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Ardoin v. Vannoy

United States District Court, W.D. Louisiana, Lafayette Division

September 12, 2017

AARON W. ARDOIN LA. DOC #237513
v.
DARRELL VANNOY

         SECTION P

          REBECCA DOHERTY JUDGE.

          REPORT AND RECOMMENDATION

          CAROL B. WHITEHURST UNITED STATES MAGISTRATE JUDGE.

         Pro se petitioner Aaron W. Ardoin, an inmate in the custody of Louisiana&#3');">3');">3');">39;s Department of Corrections, filed the instant petition for writ of habeas corpus pursuant to 28 U.S.C. §2254');">4 on March 18, 2016. Petitioner attacks his 2010 conviction for Indecent Behavior with a Juvenile, Oral Sexual Battery and Aggravated Rape and sentence imposed thereon by the Thirteenth Judicial District Court, Evangeline Parish. This matter has been referred to the undersigned for review, report, and recommendation in accordance with the provisions of 28 U.S.C. §63');">3');">3');">36 and the standing orders of the Court.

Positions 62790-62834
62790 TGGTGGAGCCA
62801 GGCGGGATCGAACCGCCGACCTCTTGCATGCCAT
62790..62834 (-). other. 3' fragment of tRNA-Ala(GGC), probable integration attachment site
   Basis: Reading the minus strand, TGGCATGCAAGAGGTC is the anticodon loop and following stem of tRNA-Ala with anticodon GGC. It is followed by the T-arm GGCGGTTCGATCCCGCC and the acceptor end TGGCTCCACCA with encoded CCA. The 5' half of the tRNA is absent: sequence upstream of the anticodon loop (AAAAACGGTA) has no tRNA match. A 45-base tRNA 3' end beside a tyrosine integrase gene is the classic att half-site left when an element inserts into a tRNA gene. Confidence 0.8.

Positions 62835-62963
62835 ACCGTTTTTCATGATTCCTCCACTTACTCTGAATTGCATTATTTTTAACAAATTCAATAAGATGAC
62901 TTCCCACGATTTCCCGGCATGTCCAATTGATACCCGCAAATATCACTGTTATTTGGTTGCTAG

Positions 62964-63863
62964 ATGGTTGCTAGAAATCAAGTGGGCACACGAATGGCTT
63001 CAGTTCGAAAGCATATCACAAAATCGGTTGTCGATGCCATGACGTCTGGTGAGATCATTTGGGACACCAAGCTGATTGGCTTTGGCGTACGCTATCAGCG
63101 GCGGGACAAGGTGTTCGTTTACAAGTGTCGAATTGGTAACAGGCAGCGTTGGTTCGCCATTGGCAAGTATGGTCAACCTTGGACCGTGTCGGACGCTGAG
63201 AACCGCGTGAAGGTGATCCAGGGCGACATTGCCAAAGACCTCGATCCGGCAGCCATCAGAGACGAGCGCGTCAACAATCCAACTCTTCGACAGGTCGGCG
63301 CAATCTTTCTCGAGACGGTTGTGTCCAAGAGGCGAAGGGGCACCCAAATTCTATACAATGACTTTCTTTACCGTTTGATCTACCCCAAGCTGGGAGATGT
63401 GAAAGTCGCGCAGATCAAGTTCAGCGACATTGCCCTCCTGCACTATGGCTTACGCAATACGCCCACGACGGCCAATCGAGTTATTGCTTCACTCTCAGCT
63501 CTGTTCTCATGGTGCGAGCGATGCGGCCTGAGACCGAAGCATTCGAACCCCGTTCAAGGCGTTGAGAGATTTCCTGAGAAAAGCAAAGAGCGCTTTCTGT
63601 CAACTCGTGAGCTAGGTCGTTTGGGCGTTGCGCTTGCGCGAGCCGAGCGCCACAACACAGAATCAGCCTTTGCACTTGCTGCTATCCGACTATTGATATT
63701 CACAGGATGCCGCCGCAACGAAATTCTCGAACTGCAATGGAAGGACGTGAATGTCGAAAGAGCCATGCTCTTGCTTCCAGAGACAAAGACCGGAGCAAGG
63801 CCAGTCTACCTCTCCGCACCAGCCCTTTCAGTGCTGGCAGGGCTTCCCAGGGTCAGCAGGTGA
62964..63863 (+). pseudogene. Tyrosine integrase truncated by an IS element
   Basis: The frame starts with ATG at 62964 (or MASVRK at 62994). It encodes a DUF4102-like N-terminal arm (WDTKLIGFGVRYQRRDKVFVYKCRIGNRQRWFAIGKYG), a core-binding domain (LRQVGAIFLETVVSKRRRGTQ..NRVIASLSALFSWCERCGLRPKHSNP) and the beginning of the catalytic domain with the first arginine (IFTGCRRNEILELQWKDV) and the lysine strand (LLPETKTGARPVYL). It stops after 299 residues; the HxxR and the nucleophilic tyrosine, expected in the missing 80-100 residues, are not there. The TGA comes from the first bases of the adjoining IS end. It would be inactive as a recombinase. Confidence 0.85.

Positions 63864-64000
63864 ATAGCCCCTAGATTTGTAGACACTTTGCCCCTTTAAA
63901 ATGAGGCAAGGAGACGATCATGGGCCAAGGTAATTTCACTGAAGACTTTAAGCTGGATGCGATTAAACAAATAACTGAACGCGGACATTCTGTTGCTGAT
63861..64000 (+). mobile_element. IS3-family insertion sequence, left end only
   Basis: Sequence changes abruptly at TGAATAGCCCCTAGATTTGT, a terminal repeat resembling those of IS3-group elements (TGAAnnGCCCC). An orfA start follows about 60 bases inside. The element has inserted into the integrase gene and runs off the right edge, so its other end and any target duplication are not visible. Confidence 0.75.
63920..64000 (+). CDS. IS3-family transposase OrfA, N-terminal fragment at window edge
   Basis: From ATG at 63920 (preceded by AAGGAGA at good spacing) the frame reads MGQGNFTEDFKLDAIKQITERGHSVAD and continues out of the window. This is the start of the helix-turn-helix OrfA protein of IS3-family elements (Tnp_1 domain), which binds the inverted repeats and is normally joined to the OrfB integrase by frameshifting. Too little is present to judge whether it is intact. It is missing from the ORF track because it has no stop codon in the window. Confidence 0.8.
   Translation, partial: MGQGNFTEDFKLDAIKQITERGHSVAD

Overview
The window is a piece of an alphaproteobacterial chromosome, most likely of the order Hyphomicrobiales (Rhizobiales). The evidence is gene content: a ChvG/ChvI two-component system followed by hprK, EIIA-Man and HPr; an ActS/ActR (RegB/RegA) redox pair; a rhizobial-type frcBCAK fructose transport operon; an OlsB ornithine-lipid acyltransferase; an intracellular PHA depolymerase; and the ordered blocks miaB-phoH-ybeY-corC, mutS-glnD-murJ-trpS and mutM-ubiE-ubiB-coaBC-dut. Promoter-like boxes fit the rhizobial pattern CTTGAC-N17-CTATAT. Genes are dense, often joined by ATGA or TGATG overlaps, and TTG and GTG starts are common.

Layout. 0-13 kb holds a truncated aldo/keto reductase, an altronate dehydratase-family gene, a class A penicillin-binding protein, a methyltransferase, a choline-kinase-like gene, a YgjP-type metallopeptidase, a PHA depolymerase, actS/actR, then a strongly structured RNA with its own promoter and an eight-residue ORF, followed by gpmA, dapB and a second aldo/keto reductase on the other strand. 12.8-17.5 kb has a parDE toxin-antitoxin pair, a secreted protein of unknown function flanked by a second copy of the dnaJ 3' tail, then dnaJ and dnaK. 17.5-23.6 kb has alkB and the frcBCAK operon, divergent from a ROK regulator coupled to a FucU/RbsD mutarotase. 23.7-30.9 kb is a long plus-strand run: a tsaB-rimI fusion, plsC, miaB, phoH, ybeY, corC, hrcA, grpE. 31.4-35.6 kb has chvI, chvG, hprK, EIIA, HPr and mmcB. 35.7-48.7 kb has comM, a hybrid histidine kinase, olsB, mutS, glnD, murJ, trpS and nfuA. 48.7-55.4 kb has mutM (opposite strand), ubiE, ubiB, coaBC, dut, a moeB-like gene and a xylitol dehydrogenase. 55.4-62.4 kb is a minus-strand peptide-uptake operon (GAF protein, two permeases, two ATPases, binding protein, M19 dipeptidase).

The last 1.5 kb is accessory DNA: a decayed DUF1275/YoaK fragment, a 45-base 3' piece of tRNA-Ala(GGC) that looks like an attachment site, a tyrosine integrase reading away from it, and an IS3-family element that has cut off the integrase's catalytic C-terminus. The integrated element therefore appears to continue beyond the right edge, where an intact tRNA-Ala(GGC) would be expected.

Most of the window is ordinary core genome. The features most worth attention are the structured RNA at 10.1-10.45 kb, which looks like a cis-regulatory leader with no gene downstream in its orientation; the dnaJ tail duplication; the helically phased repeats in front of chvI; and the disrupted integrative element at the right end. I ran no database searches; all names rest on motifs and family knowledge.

Statement of the Case

         On May 6, 2008, the petitioner was indicted by a grand jury on charges of Indecent Behavior with a Juvenile, in violation of La. R.S. 14');">4:81(A)(1), Oral Sexual Battery, in violation of La. R.S. 14');">4:4');">43');">3');">3');">3.3');">3');">3');">3(A)(2) and Aggravated Rape, in violation of La. R.S. 14');">4:4');">42. On May 27, 2010, following a jury trial, he was found guilty as charged on all counts. He was sentenced on July 15, 2010, to life imprisonment at hard labor, for the aggravated rape, and to ten (10) years at hard labor for the oral sexual battery and indecent behavior with a juvenile, to run concurrently with each other and the life sentence.